Harassment in the Workplace – a short explanation

The Equal Opportunity Act: a legal means of protecting from discrimination and/or harassment either at work or away from work.

 To start off let’s define discrimination. Discrimination is when a person is treated unfairly because of their sex, race, marital status, religious or political beliefs, sexual orientation, age, pregnancy, impairments and/or family. This means associating people with a thing (group, class or category), rather than on individual worth.

Harassment in the workplace is, making fun of people, cronyism and having favourites and giving unfair workloads or lack of training. This means harassment is advantaging and disadvantaging some in behaviour and workload, but also, the treatment of one another. However, having fun with your workmates is not harassment. Also getting on better with some people than others and being productive at work isn’t harassment. Lastly, harassment isn’t being requested to perform unfamiliar tasks.

When combining harassment and discrimination, we have different titles. Titles such as:

  • Racial Harassment
    • Which is, taunting and unfair treatment based on a person’s race, colour, descent, ethnic origin and nationality.
  • Sexual Harassment
    • The Sex Discrimination Act 1984 states:
      • Section 28A (i)

“… a person sexually harasses another person (the “person harassed”) if

  1. The person makes an unwelcome sexual advance, or an unwanted request for sexual favours; or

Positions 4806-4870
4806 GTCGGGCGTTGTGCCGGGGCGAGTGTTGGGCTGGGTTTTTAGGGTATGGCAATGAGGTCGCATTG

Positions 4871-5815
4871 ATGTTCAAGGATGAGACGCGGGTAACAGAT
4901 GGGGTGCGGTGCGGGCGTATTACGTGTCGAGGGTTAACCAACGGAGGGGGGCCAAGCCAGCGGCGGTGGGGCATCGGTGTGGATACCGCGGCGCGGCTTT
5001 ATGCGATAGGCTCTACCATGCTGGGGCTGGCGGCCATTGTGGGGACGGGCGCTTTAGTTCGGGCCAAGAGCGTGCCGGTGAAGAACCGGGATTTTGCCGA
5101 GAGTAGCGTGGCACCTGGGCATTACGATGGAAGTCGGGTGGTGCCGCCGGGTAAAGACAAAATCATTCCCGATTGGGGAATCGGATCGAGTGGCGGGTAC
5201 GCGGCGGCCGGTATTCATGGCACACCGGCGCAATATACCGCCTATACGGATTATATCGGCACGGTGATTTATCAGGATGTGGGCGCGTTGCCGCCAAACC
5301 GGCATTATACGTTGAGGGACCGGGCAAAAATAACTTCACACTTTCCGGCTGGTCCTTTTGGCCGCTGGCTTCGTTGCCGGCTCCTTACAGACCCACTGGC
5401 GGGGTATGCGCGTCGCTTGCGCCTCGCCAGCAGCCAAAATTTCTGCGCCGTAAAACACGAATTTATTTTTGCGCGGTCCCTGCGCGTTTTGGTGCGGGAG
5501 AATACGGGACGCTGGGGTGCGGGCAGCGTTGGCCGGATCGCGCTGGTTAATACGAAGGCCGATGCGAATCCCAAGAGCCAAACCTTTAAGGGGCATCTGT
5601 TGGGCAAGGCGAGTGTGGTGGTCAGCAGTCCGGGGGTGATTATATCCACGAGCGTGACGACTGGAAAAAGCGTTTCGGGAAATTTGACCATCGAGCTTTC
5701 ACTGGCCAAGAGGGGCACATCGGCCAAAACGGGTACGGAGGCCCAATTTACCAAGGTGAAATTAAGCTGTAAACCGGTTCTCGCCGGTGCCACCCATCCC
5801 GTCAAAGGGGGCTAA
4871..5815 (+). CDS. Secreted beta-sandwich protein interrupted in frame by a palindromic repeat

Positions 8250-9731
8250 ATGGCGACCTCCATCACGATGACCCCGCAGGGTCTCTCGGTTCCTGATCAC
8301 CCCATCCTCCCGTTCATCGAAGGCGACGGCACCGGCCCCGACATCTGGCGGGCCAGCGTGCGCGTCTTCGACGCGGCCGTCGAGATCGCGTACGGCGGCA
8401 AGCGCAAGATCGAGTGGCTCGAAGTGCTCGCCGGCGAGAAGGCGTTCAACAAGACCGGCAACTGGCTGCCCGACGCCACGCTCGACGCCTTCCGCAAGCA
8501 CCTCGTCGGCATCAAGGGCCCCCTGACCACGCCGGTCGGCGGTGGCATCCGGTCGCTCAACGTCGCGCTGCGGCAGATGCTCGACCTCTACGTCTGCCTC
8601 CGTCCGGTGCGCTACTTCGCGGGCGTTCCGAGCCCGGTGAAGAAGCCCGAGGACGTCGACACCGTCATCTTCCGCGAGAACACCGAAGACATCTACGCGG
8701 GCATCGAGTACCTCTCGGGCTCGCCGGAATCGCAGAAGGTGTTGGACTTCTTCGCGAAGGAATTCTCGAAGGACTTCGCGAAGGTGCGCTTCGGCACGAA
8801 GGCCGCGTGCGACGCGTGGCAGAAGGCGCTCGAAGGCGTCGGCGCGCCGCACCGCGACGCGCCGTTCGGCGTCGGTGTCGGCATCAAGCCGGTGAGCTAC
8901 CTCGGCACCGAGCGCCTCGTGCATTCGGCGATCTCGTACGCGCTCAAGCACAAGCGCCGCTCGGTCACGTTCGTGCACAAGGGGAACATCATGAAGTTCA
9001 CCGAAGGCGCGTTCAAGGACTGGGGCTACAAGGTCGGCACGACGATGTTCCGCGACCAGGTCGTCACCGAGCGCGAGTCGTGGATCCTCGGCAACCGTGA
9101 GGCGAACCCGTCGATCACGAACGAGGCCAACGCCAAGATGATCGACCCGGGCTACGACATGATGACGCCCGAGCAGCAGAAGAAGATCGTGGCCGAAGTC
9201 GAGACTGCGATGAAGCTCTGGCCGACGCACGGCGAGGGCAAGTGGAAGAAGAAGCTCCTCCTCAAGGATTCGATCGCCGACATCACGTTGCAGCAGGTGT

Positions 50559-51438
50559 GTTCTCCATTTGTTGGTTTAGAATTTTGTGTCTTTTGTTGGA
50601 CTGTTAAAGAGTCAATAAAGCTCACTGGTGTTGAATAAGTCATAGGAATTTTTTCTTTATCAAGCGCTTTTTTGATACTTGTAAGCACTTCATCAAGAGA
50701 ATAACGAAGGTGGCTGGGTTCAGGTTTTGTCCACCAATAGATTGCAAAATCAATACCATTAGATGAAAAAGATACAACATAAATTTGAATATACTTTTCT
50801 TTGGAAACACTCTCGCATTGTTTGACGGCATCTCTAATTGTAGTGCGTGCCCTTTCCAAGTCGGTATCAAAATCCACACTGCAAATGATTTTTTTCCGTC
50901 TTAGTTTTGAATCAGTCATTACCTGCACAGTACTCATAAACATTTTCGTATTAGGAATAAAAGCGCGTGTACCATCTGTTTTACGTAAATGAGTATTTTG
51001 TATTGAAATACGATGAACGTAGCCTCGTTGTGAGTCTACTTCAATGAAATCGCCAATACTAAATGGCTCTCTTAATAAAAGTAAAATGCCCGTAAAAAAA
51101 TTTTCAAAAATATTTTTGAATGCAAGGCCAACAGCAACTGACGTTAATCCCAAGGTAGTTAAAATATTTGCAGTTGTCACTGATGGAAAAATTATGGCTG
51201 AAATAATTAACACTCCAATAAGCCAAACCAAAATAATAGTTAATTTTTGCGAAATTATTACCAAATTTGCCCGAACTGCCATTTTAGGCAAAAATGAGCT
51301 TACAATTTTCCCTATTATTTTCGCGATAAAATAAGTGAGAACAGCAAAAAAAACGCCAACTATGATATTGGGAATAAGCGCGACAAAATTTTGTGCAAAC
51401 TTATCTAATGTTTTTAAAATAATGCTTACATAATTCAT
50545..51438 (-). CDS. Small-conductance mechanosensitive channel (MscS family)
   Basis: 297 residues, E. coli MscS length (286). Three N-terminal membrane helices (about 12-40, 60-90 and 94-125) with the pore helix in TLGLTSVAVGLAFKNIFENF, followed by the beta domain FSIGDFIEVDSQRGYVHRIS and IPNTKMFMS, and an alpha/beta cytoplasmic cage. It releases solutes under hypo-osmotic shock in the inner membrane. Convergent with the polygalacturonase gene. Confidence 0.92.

2. Engages in other unwelcome conduct of a sexual nature in relation to the person harassed;

In circumstances in which a reasonable person, having regard to all the circumstances, would have anticipated that the person harassed would be offended, humiliated or intimidated”

Physically molesting a person, indecent exposure, sexual assault and obscene communications (phone calls, letters, faxes, emails, text messages etc.) are all actions which may constitute a criminal offence.

What can you do if harassment occurs in your workplace? Report the matter to your Supervisor, Safety Officer, Safety Manager or HR Manager. Politely but firmly request the person cease their actions, stating you find their behaviour unacceptable. Keep diary notes of comments and conversations.

Lastly, do you know what is classed as your workplace? Your workplace is the place where you work, in company provided or arranged transport to and from work, lunch rooms and change rooms and also, a company provided accommodation, including hotels, dongas and camps.

Any form of harassment is illegal under both State and Federal legislation, no matter where it occurs.